The next activity, however, was what student after student cited in their author’s notes as being the most influential activity in helping them to improve their essays between drafts. Disclaimer: This required a lot of planning and thinking ahead of time on my part, but it was so worth it in the end. When students finished their drafts, I had them turn in a printed copy with no name. I then gave each student in the class a “code name,” which was a letter for their class period (A, B, or C) and a number. I used the “Team Shake” app on my iPad to shuffle students into a random order so they wouldn’t get a number assigned to them alphabetically; I didn’t want anyone figuring out whose essay they were reading.
Once this was done, I gave each group of students in my classroom a set of essays to evaluate anonymously, along with a stack of emoji rubrics. They took turns reading through each essay; each evaluator completed a new rubric with each essay they read and left at least one constructive comment. As soon as each student in the evaluation group had read every essay in their group, they had a discussion about which of the essays they would select as a winner for college admission or a scholarship and why. I loved hearing these conversations, especially when one group was faced with the task of choosing between an essay that lacked the “wow” factor but answered the prompt and another that was rich in detail and description but veered away from the prompt.
I wanted to make sure this process was completely anonymous, so the evaluators wrote their own code names on the rubrics they evaluated. While this created an extra step for me to look up code names when I assessed students’ comments, I would do it all over again. Ensuring essays were read and evaluated anonymously lead to some of the most constructive and helpful comments I have ever had in my class. Students were a lot less hesitant to offer criticism when they didn’t know the author of the essay, and they were much more receptive of it this way, too. It also helped that each student who evaluated an essay completed a new rubric; this eventually allowed students to see patterns in how different evaluators would score their essay and identify where their strengths and weaknesses were before returning to their drafts.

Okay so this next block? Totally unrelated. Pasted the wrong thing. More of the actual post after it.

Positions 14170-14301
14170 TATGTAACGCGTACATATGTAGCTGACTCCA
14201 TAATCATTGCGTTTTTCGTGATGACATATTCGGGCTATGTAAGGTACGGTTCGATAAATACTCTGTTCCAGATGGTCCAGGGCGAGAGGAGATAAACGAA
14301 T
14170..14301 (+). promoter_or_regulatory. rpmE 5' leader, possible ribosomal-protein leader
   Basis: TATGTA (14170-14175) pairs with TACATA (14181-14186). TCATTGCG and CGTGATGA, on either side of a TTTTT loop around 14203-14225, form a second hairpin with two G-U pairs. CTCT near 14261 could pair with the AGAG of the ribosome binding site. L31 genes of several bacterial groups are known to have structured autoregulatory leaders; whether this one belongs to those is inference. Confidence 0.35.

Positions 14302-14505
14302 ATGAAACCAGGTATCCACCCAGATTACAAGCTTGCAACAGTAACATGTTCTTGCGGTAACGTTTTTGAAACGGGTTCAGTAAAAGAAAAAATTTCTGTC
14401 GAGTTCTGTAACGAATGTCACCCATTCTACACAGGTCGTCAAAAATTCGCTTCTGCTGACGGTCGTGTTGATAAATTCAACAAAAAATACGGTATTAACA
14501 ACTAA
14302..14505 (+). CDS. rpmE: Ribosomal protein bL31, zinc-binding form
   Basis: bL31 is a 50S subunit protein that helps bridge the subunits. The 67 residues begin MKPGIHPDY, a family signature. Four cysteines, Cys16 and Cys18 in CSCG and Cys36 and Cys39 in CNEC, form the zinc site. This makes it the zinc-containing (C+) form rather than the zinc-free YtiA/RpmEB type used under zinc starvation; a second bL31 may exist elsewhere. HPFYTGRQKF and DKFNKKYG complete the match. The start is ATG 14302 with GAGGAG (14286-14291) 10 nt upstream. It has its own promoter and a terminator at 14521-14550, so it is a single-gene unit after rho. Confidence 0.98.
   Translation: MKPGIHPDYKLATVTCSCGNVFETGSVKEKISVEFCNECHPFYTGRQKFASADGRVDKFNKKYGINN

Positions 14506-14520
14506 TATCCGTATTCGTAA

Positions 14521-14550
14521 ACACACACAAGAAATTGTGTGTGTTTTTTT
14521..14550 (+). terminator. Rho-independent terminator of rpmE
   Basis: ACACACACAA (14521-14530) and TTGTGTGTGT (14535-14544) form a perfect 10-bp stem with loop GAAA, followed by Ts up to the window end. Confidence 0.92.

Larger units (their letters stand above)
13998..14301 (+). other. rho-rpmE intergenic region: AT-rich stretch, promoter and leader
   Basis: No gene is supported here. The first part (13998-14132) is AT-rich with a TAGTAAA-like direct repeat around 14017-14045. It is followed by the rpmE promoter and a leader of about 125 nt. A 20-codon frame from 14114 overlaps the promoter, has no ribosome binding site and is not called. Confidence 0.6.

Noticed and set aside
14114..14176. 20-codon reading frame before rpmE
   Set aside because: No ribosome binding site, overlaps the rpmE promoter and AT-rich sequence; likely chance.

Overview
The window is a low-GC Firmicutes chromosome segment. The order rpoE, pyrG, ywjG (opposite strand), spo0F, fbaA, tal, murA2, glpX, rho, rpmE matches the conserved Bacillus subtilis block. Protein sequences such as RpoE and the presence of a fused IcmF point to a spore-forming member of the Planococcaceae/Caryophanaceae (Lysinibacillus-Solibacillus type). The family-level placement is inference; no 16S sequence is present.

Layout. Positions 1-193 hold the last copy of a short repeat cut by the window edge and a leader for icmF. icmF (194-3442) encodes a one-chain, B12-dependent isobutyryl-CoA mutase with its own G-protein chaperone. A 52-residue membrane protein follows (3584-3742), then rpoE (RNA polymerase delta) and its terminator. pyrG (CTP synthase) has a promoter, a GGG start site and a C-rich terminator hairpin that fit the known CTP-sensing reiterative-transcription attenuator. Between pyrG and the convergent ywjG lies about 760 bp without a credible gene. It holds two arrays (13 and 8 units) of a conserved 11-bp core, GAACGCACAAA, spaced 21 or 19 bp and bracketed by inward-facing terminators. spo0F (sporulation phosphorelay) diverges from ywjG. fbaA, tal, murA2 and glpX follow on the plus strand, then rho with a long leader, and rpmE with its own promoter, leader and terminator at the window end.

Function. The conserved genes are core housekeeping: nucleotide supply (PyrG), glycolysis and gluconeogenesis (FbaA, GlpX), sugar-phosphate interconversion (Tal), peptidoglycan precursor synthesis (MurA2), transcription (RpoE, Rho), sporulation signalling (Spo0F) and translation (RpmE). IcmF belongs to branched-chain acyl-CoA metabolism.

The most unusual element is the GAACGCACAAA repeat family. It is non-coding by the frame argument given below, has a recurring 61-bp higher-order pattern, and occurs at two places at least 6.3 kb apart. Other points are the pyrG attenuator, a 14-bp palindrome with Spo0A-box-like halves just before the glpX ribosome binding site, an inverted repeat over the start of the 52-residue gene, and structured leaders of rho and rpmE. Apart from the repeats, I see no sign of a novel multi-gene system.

What I loved most about the changes I made in this unit was they got students one step closer to an authentic writing experience. Developing a common evaluation tool that will be used to rank submitted essays is a real task that real evaluation committees do. Furthermore, anonymous submission and evaluation is also an authentic act; when a student submits an essay to be evaluated, the committee likely does not know the student, so any judgement they place on a piece of writing is done so without a bias for or against the author. Making these changes to my unit created great platforms for students to have deeper, more meaningful conversations about what is important in this genre of writing, and I hope to find more opportunities like this with future units.
How do you create authentic experiences for your writers in your classroom? I’d love to hear your thoughts on Twitter @pbrink12!